Allow me to explain,
Mr. Horrocks.

For there is an explanation.

You see, my husband died
days ago.

Oh. I offer my humble
condolences, ma'am.

He was American.

When he died, I wanted to return

to the comfort of my family
in England.

- Hence the luggage.
-Yes, ma'am.

All our personal effects.

At the cost of some
inconvenience to the steward,

whom I will reward,

I am now sorting through
everything for the first time.

Discarding this, keeping that.

I quite understand, ma'am.

Well, the task
will soon be completed

and the cabin tidy once more.

I understand you have
the electric telegraph on board.

- Yes, ma'am.
-I have to go to London.

Is it possible to telegraph
for hotel accommodation?

I shall be happy to do that
for you, ma'am.

[ Laughter,
chamber music playing]

Mr. Gaylord, Mr. Fox.

May I introduce myself?
Horrocks. Ship's purser.


Are you the chap who brought
the case of champers?

- Yes, sir.


And as soon as the cogs
need further lubrication,

I'll be happy to send up
another case.

- Oh, delightful.
-Real sport.

And if there's any other service
I can do for you...

Well, as a matter of fact,
there is.

Mr. Fox and I have just
concluded that our brains

are in an accelerating state
of decomposition.

You couldn't possibly write
words of copy

about this
record-breaking attempt?

I'm afraid I'm not very good
at the writing lark, sir.

Nor me.

Trouble is, this kind of record
isn't of any interest to anybody

except the owners of this ship.

Contrary to our editor's quaint,
old-fashioned notions --

Prompted by a handsome drop
from Lord Altington.

Quite so --
Boredom is not news.

So, Horrocks,
come up with something.

How do you mean, sir?

Well, you're carrying a fortune
in gold in your specie room.

Chuck it all overboard.

Then we can write
that it's been lost at sea.

A scoop.
A veritable scoop.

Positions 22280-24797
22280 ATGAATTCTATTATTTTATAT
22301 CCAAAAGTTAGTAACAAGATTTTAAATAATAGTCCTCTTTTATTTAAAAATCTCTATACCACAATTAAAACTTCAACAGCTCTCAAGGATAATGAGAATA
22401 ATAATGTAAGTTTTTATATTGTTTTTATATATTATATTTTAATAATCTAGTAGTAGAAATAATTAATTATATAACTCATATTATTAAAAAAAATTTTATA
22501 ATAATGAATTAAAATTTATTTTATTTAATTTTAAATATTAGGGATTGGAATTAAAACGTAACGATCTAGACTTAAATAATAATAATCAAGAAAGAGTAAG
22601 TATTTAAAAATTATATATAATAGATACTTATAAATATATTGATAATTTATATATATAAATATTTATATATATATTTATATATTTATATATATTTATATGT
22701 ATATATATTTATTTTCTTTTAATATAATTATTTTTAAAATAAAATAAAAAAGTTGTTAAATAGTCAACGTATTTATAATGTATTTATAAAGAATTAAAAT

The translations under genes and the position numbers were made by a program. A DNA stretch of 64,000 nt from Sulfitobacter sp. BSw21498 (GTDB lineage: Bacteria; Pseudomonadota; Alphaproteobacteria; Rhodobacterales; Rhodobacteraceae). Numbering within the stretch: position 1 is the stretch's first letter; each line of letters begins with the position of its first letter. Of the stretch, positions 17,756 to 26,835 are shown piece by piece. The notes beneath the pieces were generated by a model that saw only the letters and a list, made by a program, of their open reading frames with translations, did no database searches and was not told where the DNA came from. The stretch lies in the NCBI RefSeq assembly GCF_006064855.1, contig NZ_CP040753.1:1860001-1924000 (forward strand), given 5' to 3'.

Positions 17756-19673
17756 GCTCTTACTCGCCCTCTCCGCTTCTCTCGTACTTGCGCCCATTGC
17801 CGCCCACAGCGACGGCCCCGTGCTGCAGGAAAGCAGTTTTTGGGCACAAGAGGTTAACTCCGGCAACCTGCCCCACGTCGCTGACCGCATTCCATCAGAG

Toot toot.
[ Laughs ]

Or better still,
get somebody to steal it.

I'm afraid it's impossible
to steal it, sir.

On? Why?

Well, the specie room
is impregnable.

And, anyway, how would
you get the stuff ashore?

Excuse me, sir. Could I have
a word with you, please?


Good night, gentlemen.
Enjoy yourselves.

- Good night, old boy.
-Toot toot.

Sorry to bother you, sir, but I
thought I'd better inform you.

I've just walked
through B Deck pantry.

I think you should see
what's going on down there.


- Last card, Mr. Clayton.
-Yes, I know.

Ohh. The curse of Scotland.
of diamonds.

Any use to you?

Oh ho ho.

Um, guineas.

All right, your guineas
and up guineas.

You're bluffing.

Call me.

Another drink?

What's going on here?

Mr. Clayton and I
were just having

a little thrust
at the cards, sir.

Against captain's orders.

But you wouldn't report us, now,
would you, Mr. Horrocks?

How much have you lost, Clayton?

None of your business.
I'll see your guineas.

Have you got it, sir?

I'll add it to my note.

Oh, no, no.
I'm afraid not, sir.

I already have your notes
for £ .

That's quite enough.

Have you the coin
to raise me guineas?

God help you, Clayton.

Lend me guineas,
will you, Horrocks?

I'll pay you back shortly.

I'm sorry.
It's out of the question.

Thank you, Mr. Clayton.

I'll have the £ when we dock
at, uh, Southampton.

And after that,
I'll play you again.


[ Door opens ]

[Door closes]

Does he cheat?

No, he's just skillful.

You can't give him £ .

-£ .

I have
other gambling debts ashore.

- Oh, you must be mad.

God almighty.

If only I could get my hands
on £ ,

I could pay everyone a little,
and that would suffice.

Where are you going to get
a fortune like £ ?

- Well, you could help me.

Oh, come off it, Horrocks.

It was in the Liverpool paper.
Your uncle died.

They printed his will.
He left you £ , .

-It's spent.
-I don't believe you.

- True.
-On what?

I can't tell you,
but it is spent.

Look, I'm not asking for £ .

All I want
is a couple of hundred.

I can pay Mr. Taylor £
and £ to my shore debtors.

I haven't got it.
I really haven't.

I don't believe you.

It's impossible for a man
to spend £ , in a year,

Unless you've got
some secret vices

times more expensive
than mine.

The only money I've got
are my earnings.

And even if I had money,
I wouldn't pay your debts.

Go to the captain.

That's impossible. You know
gambling's not allowed on board.

Tell him everything.

What, and ruin my prospects
for a promotion?

At least he might cancel
your debt with Taylor.

So you refuse to help
a brother officer in need.

I told you,
go and see the captain.

I've a good mind
to k*ll you, Horrocks,

take your keys,
and rob the specie room.

Don't be daft.

Mind my advice, Mr. Clayton.

Good night.


Specie room checked.
Bullion intact.

[Bell ringing]

Well, Mr. Clayton?

I wondered, um...